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Thursday, January 8, 2009

Research and development in Europe, January,2009

  • European solar industry going strong, EU research shows
  • Finns plan massive R&D increase to fight crisis

European solar industry going strong, EU research shows

16 December 2008
Half of the world's photovoltaic electricity is currently produced in the EU, but the European solar industry must continue its "impressive growth" to maintain its market position in the years to come, argues a study released by the European Commission's Joint Research Centre (JRC) last week.

The annual Photovoltaics Status Report demonstrates that solar power production grew at a rapid rate, averaging 40% over five years since 2003 and peaking at 60% in 2007. This means that the European photovoltaic industry is now worth €14 billion a year.

The JRC notes that Europe has increased its production volume significantly, and even reached its 2010 target four years in advance. It estimates that while solar energy still only makes up 0.2% of total electricity consumption in Europe, 0.5% of total electricity production in the EU 27 will be generated through solar power in 2010, the equivalent of the total electricity consumption of Slovenia.

Solar power is already giving a significant boost to electricity production during peak demand times, particularly when heatwaves force nuclear plants to reduce output because of shortages of cooling water, the report claims. It estimates that four million tonnes of CO2 are saved as a result.

More importantly, renewable energies are the only ones that will become cheaper in future as a result of innovation and economies of scale, and therefore help reduce dependency on imported fossil fuels, the report suggests.

Nevertheless, the EU faces tough competition, with China emerging as a major player in the industry, the report warns. It predicts that the bloc will only be able to secure a 25% market share, even if the massive growth rates of recent years are maintained.

What's more, expanding production will only be possible if new solar cell and module design concepts are developed, the researchers warn, as current technology uses limited resources like silver, supplied of which are expected to run out within the next 30 years.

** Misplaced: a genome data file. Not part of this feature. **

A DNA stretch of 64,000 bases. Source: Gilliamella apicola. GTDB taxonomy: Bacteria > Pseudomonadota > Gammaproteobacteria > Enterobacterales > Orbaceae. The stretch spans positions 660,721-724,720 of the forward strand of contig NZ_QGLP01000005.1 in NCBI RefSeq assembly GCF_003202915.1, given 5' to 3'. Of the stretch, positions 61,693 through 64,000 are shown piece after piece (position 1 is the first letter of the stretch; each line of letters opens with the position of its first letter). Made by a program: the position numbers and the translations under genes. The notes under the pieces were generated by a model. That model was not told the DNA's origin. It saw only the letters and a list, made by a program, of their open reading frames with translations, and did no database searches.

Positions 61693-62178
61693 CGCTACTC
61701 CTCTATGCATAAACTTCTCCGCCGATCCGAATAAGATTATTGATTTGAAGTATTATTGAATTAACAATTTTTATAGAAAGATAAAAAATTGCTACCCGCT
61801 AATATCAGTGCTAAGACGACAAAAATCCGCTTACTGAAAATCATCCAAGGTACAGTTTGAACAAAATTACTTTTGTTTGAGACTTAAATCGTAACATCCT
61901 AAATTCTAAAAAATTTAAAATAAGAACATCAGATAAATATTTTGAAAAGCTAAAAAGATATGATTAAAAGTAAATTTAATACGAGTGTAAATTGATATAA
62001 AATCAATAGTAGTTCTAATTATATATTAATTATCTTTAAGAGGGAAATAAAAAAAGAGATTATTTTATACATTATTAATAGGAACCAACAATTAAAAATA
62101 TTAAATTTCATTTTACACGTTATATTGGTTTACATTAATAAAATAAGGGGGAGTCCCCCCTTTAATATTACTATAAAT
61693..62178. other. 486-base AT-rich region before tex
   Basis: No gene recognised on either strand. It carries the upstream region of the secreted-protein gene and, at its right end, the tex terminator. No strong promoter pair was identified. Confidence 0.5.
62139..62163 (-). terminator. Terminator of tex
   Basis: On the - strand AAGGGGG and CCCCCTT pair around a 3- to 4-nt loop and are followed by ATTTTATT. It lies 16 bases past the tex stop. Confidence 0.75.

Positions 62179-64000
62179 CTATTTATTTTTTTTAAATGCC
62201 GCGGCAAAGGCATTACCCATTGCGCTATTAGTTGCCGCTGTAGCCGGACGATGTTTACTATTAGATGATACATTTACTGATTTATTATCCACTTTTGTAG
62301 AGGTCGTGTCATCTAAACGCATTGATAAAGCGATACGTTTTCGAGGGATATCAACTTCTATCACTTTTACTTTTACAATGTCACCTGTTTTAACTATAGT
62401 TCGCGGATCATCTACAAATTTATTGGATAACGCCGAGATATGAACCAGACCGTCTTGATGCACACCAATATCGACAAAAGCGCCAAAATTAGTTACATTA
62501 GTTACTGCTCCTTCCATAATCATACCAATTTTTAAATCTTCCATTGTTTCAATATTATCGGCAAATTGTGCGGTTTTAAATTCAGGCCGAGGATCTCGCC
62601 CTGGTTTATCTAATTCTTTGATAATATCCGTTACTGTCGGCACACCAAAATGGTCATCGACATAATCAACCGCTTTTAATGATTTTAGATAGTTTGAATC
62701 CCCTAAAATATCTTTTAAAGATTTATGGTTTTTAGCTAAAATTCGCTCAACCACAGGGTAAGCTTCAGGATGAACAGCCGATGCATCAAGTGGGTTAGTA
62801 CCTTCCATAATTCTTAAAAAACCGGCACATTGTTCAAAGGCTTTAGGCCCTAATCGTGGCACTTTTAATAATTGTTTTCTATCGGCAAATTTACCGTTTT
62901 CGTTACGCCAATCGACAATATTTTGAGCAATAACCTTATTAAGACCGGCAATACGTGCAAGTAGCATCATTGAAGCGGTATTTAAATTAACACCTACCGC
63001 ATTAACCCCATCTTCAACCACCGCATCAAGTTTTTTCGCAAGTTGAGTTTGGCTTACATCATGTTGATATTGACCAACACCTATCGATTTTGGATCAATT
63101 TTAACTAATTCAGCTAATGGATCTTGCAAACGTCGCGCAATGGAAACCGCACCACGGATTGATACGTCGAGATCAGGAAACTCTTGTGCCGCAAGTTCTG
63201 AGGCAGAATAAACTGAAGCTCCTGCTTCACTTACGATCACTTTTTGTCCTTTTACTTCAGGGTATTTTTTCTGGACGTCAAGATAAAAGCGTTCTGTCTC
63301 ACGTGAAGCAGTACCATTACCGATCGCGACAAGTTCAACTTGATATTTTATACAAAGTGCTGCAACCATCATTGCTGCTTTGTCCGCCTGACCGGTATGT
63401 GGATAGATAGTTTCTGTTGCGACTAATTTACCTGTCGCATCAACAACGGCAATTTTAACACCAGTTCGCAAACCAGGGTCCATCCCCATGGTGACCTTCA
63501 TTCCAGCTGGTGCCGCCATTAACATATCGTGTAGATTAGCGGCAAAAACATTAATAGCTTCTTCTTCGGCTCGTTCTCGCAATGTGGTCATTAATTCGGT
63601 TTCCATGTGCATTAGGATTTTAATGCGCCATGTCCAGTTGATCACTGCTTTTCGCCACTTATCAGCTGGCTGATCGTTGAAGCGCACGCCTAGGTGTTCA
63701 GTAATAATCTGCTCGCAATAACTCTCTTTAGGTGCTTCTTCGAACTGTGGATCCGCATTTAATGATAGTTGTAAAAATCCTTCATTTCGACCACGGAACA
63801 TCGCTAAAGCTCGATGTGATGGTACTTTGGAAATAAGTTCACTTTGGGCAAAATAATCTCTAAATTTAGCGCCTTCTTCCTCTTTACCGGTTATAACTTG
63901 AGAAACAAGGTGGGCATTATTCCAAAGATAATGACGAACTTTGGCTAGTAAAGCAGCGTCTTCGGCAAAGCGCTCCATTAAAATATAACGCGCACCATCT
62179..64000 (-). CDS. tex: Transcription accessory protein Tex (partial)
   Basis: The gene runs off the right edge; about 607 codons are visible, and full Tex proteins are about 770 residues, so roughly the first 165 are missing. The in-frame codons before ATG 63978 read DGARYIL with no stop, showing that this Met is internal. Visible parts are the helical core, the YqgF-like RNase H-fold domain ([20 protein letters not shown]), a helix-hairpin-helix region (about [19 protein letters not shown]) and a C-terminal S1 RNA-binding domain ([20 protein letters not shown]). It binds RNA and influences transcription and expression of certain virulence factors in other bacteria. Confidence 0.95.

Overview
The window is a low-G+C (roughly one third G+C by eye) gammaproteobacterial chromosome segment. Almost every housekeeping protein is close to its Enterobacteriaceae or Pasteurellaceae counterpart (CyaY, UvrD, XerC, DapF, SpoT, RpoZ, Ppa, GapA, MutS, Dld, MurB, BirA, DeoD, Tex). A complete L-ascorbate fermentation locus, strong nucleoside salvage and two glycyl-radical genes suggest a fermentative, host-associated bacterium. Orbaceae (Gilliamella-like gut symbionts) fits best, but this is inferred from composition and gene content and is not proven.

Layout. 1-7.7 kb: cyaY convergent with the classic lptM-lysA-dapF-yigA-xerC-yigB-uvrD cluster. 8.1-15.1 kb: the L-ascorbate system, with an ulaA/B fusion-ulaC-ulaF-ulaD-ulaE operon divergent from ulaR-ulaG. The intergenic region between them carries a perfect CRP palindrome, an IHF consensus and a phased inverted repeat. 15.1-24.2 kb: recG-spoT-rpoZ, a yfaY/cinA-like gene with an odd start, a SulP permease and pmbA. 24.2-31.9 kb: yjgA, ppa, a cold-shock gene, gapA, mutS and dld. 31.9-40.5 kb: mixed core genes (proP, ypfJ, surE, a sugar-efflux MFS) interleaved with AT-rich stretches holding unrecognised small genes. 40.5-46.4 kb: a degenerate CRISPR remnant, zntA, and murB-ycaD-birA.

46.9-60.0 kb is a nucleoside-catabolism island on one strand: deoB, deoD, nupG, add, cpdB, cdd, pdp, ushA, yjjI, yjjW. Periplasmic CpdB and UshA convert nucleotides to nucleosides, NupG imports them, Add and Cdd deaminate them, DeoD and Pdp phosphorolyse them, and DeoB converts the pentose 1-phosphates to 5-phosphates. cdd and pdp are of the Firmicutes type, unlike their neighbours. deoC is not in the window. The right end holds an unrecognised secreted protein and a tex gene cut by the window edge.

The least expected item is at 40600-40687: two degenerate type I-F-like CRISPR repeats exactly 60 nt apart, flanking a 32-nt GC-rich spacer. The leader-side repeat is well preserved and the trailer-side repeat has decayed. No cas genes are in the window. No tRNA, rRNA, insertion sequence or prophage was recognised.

The European Commission funds photovoltaic energy alongside 27 national programmes in multi-annual framework programmes. source
My comment: The one sentence moral of the article is "We are doing great job, we need more money". I totally agree with them, of course. I doubt there is somebody on the Planet who would not. And I think that if Europe is serious about being a big player on the international scene, it must invest the hardest it can in Research and Development, because that is the only think we have in excess-smart and educated people. We can be the best in this, we just need to make scientists more economically justified than farmers.

Finns plan massive R&D increase to fight crisis

16 December 2008

While cuts to both public and private research and development (R&D) budgets are more than likely due to the current economic crisis, the Finnish government has announced plans to increase R&D investment to 4% of the country's GDP in an effort to combat the recession as quickly as it did in the early 1990s.

The Finnish Science and Technology Policy Council, chaired by Prime Minister Matti Vanhanen, adopted a new strategy review of Finland's education, science, technology and innovation policy in early December.

The review sets out an ambitious goal of increasing the country's R&D funding to 4% of GDP by 2011, with around 1.2% coming from the public sector. In 2007, overall spending reached 3.47% (€6.24 billion), with 30% coming from the public sector.

The overall EU goal is to increase research investment throughout the bloc to 3% of total GDP by 2010, with two-thirds coming from the private and one third from the public sector. But the EU 27 average has been stagnating at around 1.9% since the mid-1990s and has even decreased since 2000.

To pave the way for the 4% target to be achieved, the Finnish strategic review proposes an overall funding hike of €760 million by 2011.

The plan is to increase university funding by €330 million to boost basic funding and support local research infrastructure and researchers' career development.

The country's main funding agency for technology and innovation (Tekes) will also be given an extra €220m to help increase the number of R&D companies, support innovative SMEs and to boost business R&D in general amid economic recession.

The Finnish Academy will get an extra €80m to support its excellence units and, for the first time ever, the development of a horizontal programme for sectoral R&D will be supported by €45m. Another novelty is proposed systemic funding for the development of a true research infrastructure policy in Finland, the lack of which has been identified as a hindrance to research performance.

Finland quickly got out of recession in the 1990s primarily due to heavy support for R&D. source

My comment: Now, this is the right attitude! I mean, it proved it works, they know it works, they do it. I don't understand why the rest of Europe cannot understand it, but in any case, hats down for the Finnish government. As they say "I was smart, I figured it out, I was strong- I calculated it". What it means? That some people have the brains and the balls to follow the direct route to the better world, the other have to suffer trough the longer one.

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